As you can see from above I have been starting to put another equation together. If there is an “average” dress protocol to be followed, then this must be factored against a chosen colour combination (there’s a table of values to be made for supplying this number) and the ‘style’ inversely proportional to some - currently unknown - ‘fashion’ factor.

There’s also shade to consider, but I’m going to leave that particular variable alone for the time being…

My warrior, Charles, just remembering that he left the kettle on 8 hours ago.

I’ll clean him up and color him when I have some extra time, but for now, I’m just happy that the scan turned out pretty good, and I didn’t have to edit it too much to get to this point.

Why I am leaving party politics

nb Anyone intending to publish excerpts of this statement must obtain written permission from the author and agree to provide a clearly marked link to the complete text within their article.

Today I am leaving the world of party politics in order to see out my term as an independent councillor in the ward of St Paul’s, Cheltenham. It is my intention to continue to serve my community until the end of my term as councillor in 2016 and until then will answer only to them.

For the last two years I have tried to reconcile my own personal political beliefs with operating within our current political system. I feel I can no longer continue and this is the only motivation for this decision.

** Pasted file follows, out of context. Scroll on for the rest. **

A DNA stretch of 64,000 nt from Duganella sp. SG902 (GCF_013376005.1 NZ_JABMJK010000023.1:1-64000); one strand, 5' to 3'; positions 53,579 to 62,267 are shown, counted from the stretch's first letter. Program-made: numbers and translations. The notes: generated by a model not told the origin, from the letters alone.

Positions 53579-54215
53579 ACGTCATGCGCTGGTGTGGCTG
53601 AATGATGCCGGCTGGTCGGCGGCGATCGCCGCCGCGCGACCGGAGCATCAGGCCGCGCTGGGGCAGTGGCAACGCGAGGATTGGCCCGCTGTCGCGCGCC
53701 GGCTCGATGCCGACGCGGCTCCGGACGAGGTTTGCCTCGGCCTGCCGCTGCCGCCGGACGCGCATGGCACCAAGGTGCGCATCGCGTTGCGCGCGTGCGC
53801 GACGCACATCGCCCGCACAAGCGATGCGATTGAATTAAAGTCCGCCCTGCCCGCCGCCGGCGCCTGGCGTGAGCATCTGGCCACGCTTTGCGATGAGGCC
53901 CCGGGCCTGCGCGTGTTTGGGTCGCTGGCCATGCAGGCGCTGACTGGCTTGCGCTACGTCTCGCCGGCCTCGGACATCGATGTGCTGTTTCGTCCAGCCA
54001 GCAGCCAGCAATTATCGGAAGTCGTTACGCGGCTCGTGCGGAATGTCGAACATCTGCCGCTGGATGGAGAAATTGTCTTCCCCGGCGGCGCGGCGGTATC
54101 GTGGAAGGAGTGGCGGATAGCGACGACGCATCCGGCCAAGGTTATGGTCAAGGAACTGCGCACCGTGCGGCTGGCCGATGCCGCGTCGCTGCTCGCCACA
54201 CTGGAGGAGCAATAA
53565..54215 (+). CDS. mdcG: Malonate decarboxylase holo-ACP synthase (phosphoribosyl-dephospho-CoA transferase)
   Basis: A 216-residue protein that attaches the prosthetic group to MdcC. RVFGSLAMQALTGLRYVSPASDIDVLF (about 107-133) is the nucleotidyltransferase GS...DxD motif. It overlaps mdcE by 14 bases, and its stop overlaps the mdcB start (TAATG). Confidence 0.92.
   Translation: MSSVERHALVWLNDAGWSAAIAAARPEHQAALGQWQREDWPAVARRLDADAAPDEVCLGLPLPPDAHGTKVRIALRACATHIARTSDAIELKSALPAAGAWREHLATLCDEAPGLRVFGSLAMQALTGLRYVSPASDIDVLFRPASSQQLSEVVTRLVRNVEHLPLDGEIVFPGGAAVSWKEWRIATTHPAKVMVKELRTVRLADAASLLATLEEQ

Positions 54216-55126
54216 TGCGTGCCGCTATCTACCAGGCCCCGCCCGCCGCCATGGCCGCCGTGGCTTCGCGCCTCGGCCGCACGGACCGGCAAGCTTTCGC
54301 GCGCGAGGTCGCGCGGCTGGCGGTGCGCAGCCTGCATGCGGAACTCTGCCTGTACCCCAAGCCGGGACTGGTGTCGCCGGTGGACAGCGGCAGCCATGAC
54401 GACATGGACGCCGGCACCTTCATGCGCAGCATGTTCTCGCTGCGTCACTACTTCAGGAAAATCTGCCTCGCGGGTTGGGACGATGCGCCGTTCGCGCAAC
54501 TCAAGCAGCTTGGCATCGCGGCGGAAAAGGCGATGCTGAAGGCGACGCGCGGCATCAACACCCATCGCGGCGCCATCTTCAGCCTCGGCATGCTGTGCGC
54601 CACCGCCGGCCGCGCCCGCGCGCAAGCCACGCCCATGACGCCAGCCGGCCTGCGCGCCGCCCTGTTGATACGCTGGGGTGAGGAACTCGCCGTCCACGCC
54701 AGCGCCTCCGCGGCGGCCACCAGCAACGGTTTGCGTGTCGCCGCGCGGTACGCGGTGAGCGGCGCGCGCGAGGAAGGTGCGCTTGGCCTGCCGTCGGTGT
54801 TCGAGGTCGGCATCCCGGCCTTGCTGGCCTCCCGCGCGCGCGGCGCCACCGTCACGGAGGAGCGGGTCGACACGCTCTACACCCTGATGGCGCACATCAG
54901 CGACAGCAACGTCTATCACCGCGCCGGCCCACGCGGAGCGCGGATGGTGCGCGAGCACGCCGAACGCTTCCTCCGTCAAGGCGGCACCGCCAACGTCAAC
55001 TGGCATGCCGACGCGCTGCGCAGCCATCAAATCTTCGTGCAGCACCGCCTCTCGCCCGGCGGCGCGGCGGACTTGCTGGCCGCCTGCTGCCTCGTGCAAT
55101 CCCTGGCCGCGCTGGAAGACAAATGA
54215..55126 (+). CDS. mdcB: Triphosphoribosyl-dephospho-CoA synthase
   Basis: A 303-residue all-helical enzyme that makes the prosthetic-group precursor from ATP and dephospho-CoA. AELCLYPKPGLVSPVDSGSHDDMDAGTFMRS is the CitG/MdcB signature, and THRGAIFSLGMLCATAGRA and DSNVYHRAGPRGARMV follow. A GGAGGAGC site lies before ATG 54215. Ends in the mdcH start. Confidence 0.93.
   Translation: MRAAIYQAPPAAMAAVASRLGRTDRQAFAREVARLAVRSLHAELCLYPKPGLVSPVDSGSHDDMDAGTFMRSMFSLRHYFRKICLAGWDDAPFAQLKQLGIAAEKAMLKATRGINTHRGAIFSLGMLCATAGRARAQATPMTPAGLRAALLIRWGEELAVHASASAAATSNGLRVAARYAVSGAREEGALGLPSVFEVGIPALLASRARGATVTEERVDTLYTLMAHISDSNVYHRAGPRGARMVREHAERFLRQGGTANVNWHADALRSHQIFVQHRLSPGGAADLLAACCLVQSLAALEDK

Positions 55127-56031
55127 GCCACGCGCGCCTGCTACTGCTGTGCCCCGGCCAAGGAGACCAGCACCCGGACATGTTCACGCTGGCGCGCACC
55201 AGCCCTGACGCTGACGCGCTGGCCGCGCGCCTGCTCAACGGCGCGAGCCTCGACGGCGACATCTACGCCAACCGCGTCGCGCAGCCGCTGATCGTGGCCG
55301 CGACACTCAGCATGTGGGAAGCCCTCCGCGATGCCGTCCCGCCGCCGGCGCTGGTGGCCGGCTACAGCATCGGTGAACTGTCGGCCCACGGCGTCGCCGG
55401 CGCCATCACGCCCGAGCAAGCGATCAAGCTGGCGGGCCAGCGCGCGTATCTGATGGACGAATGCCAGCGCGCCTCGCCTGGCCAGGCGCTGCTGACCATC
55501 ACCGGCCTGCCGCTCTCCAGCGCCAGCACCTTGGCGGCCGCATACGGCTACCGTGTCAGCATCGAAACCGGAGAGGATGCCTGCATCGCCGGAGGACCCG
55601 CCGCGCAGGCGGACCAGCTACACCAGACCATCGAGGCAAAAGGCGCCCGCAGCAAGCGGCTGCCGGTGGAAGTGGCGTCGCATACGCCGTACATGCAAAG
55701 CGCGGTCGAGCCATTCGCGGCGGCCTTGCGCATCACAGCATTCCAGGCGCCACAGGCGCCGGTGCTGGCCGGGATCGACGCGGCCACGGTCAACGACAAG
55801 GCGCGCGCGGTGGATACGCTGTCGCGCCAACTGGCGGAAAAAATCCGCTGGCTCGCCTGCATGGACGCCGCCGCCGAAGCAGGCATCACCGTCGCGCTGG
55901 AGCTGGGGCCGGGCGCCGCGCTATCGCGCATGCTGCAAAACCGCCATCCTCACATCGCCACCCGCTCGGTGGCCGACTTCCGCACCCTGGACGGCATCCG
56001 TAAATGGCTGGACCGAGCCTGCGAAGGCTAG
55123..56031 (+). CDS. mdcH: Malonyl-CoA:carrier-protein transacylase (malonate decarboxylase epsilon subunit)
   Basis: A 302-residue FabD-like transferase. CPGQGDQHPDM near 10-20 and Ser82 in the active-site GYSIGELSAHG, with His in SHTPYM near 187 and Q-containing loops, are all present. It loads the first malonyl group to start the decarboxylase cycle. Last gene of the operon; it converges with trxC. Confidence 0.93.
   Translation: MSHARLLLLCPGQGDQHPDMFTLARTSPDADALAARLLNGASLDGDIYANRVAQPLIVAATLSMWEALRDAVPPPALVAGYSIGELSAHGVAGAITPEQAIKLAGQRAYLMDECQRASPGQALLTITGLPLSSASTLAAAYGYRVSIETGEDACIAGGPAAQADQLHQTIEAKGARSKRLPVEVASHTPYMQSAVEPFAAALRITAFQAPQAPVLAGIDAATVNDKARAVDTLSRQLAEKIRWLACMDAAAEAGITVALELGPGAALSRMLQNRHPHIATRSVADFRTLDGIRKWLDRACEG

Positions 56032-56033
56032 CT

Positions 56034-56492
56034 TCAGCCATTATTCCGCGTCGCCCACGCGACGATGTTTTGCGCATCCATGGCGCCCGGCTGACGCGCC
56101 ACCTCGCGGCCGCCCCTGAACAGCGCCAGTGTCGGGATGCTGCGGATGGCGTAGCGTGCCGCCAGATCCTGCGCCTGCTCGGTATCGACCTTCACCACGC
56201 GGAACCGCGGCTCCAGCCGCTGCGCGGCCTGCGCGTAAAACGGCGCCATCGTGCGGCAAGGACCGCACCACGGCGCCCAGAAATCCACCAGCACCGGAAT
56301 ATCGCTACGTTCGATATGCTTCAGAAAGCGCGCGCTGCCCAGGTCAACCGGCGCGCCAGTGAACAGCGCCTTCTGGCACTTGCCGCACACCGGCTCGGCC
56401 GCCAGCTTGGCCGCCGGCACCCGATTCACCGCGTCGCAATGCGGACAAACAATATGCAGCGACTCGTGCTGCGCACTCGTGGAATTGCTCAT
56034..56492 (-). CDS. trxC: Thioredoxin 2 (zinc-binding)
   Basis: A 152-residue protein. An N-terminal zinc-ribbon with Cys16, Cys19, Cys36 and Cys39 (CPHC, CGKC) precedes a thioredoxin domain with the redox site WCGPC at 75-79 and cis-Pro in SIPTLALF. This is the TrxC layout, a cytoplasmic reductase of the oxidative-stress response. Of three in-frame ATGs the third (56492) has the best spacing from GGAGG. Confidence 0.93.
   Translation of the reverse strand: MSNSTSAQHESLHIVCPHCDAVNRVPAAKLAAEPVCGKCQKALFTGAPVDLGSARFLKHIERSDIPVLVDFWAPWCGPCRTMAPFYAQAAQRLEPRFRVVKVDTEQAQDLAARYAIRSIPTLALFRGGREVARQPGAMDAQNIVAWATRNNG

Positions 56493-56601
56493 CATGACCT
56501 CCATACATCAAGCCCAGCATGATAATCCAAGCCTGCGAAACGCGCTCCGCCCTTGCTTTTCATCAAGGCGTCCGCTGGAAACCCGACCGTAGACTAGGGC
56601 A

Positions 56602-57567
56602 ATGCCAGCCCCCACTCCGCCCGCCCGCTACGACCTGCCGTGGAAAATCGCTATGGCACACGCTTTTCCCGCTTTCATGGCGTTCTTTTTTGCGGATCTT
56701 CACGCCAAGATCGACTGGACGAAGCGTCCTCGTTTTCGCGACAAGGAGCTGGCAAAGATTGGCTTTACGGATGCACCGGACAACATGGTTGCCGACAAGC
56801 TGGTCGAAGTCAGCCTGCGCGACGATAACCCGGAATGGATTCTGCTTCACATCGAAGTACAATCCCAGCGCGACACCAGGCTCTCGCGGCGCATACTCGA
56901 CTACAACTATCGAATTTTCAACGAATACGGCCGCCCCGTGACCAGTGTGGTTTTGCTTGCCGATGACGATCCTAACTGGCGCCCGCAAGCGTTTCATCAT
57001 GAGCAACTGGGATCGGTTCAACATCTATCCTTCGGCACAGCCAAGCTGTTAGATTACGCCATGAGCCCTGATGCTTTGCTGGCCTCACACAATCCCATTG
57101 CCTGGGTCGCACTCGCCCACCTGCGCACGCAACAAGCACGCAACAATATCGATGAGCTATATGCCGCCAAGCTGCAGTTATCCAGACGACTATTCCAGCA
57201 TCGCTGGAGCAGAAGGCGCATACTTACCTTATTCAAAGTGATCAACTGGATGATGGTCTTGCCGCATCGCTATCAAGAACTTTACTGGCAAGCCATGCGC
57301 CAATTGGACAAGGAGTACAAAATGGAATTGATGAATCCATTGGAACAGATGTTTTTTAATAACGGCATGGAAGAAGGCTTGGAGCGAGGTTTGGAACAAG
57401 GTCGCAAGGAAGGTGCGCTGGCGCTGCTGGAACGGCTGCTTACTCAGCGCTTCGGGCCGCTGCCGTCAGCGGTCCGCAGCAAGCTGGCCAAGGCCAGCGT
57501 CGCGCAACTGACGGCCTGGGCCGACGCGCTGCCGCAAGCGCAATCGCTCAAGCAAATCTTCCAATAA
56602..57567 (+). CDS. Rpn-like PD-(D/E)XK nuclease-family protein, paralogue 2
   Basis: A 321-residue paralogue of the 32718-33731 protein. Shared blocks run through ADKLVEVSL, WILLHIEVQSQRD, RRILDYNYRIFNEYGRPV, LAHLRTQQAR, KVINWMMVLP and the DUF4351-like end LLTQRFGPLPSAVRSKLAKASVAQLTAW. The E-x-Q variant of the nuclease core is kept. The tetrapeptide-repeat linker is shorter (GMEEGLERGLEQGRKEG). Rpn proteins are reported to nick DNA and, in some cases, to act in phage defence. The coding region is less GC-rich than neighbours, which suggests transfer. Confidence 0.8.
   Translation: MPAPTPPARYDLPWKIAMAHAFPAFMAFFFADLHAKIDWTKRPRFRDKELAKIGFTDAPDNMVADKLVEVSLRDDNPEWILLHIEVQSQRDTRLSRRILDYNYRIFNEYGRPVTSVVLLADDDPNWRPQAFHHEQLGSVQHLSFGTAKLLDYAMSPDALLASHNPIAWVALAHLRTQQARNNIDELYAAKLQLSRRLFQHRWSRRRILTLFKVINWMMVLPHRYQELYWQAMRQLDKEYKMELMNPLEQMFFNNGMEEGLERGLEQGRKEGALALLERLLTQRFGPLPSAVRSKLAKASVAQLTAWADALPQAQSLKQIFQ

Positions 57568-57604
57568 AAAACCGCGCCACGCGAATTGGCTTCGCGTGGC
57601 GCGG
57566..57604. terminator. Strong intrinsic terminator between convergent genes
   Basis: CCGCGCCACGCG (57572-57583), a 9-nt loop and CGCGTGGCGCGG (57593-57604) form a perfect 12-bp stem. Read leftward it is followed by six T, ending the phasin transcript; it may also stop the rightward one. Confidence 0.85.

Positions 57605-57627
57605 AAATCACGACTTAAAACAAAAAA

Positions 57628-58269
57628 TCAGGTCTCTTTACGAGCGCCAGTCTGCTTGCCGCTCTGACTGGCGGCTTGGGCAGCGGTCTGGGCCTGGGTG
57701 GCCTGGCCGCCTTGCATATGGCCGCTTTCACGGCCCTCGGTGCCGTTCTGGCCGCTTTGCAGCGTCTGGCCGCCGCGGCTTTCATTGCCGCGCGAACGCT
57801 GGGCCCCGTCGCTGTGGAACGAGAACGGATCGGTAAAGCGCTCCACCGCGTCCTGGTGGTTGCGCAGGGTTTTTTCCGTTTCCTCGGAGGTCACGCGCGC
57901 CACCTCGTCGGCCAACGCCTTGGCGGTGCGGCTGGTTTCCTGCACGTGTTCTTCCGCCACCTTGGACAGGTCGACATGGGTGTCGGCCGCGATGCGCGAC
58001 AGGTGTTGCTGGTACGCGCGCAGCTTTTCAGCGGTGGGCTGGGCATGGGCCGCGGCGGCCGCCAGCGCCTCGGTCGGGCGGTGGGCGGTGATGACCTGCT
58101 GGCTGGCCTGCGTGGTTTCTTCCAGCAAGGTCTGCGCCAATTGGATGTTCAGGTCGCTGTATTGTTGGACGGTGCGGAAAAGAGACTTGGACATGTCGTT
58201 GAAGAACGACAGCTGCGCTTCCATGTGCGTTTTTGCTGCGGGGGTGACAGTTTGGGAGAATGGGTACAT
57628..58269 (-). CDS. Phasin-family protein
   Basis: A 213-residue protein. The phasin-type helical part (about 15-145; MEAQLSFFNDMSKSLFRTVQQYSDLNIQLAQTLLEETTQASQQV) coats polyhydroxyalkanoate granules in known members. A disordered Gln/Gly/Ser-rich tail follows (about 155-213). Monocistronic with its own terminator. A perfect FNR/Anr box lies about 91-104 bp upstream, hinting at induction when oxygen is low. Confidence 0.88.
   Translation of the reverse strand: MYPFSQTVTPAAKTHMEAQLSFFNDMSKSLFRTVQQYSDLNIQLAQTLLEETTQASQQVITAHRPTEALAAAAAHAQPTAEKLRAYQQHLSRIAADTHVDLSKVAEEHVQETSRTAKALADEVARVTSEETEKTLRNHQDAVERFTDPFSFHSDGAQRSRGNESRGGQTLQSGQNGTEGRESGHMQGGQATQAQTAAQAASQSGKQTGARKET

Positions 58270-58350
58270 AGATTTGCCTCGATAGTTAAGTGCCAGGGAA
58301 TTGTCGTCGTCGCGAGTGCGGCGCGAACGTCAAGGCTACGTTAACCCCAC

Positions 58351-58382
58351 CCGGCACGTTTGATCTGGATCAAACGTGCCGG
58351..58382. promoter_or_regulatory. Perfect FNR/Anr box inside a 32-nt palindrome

This conclusion has been reached following conversations with family, friends, neighbours and a number of residents in St Paul’s – all of whom have been very understanding and supportive of my decision.

As an independent councillor I hope I can provide a different perspective on Cheltenham Borough Council and those who serve this town. With no greater political agenda to be associated with, I hope I will be able to answer my residents and town with only myself to hold to account.

In this sense I hope everyone will understand that I am not just leaving the Liberal Democrats, I am leaving the system of organised political groups that exist in our council chambers and indeed the UK. In the simplest terms I feel that much of what is wrong with the party system is caused by the conflict of interests created by those serving both their parties and the people they have been elected to represent. This is a personal belief that includes every party, everywhere and is exclusive to no one. It is also one of the reasons I have found it difficult to engage with our current political structure. I can appreciate why this might be difficult to understand for some people operating within this system.

With this move I hope to highlight something I feel is positive about our town – that our council is actually rather well run on the whole (by both councillors and officers) and that Cheltenham benefits from many caring people who want the best for a place they truly love. Again, an ethic I think prevails from all corners of our council chamber.